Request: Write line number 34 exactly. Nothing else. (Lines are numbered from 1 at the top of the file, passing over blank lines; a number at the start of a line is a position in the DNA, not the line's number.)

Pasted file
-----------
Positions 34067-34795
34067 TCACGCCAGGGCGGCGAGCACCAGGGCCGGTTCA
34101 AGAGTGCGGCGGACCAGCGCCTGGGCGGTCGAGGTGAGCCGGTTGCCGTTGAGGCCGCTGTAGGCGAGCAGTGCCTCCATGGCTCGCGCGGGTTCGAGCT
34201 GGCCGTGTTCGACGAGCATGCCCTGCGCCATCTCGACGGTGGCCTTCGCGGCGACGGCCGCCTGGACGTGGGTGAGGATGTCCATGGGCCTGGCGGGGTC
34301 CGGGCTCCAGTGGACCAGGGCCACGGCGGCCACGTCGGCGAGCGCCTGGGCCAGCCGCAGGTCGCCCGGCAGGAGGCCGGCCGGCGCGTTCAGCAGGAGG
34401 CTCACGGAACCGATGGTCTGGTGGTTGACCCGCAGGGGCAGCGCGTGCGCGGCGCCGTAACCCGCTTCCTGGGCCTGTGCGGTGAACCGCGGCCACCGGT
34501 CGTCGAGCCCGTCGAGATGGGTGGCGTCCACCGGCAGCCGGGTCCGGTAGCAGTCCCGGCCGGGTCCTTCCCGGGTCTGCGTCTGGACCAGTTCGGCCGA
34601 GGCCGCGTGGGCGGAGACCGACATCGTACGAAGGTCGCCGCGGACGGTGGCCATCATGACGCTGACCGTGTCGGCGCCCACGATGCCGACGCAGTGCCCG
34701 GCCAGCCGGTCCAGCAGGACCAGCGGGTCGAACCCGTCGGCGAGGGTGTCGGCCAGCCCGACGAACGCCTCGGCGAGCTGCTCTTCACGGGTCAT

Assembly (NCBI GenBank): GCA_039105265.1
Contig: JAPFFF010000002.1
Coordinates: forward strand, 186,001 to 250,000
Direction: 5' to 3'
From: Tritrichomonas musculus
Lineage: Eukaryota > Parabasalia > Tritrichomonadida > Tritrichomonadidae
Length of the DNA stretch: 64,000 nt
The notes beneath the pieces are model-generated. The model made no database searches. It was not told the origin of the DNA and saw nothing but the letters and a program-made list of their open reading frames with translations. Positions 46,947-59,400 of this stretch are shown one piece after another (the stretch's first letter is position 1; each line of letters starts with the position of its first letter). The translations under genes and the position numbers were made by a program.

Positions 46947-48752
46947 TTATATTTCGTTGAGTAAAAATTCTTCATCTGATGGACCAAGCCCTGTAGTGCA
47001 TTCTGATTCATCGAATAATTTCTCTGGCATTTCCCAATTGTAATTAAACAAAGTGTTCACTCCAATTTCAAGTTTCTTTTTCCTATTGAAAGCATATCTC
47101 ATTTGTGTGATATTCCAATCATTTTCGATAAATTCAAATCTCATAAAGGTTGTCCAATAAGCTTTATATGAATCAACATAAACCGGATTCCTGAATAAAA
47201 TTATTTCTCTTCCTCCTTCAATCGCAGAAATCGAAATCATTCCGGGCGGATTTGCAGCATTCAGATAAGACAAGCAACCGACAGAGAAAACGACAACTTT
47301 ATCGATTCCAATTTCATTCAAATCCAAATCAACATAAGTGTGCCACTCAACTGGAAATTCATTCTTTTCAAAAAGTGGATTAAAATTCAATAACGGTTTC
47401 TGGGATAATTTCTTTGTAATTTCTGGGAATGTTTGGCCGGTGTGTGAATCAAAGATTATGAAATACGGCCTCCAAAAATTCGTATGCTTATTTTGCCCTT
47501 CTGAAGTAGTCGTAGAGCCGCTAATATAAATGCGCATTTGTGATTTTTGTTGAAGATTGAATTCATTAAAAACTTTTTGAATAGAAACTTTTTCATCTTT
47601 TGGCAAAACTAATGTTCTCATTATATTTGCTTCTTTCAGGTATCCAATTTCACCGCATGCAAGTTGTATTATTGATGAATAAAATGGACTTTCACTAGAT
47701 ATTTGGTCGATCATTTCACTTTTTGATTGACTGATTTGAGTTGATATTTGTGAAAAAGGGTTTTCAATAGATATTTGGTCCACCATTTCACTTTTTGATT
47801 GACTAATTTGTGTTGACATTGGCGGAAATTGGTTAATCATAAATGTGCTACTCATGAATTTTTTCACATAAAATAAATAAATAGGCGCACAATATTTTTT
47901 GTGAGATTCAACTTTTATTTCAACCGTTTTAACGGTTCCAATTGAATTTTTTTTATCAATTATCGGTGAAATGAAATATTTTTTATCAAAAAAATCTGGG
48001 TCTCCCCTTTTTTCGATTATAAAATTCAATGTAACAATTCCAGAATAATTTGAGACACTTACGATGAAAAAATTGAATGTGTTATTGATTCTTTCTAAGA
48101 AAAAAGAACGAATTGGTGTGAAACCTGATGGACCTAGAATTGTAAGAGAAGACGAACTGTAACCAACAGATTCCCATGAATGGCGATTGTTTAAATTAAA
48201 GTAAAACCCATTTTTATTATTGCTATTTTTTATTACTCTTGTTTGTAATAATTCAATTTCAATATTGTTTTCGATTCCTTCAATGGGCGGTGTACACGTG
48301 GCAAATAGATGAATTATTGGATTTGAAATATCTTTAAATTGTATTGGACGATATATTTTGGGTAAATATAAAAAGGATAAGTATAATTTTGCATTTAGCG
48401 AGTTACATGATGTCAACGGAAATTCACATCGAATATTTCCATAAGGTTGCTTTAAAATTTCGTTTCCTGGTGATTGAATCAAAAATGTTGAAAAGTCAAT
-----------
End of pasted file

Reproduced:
48401 AGTTACATGATGTCAACGGAAATTCACATCGAATATTTCCATAAGGTTGCTTTAAAATTTCGTTTCCTGGTGATTGAATCAAAAATGTTGAAAAGTCAAT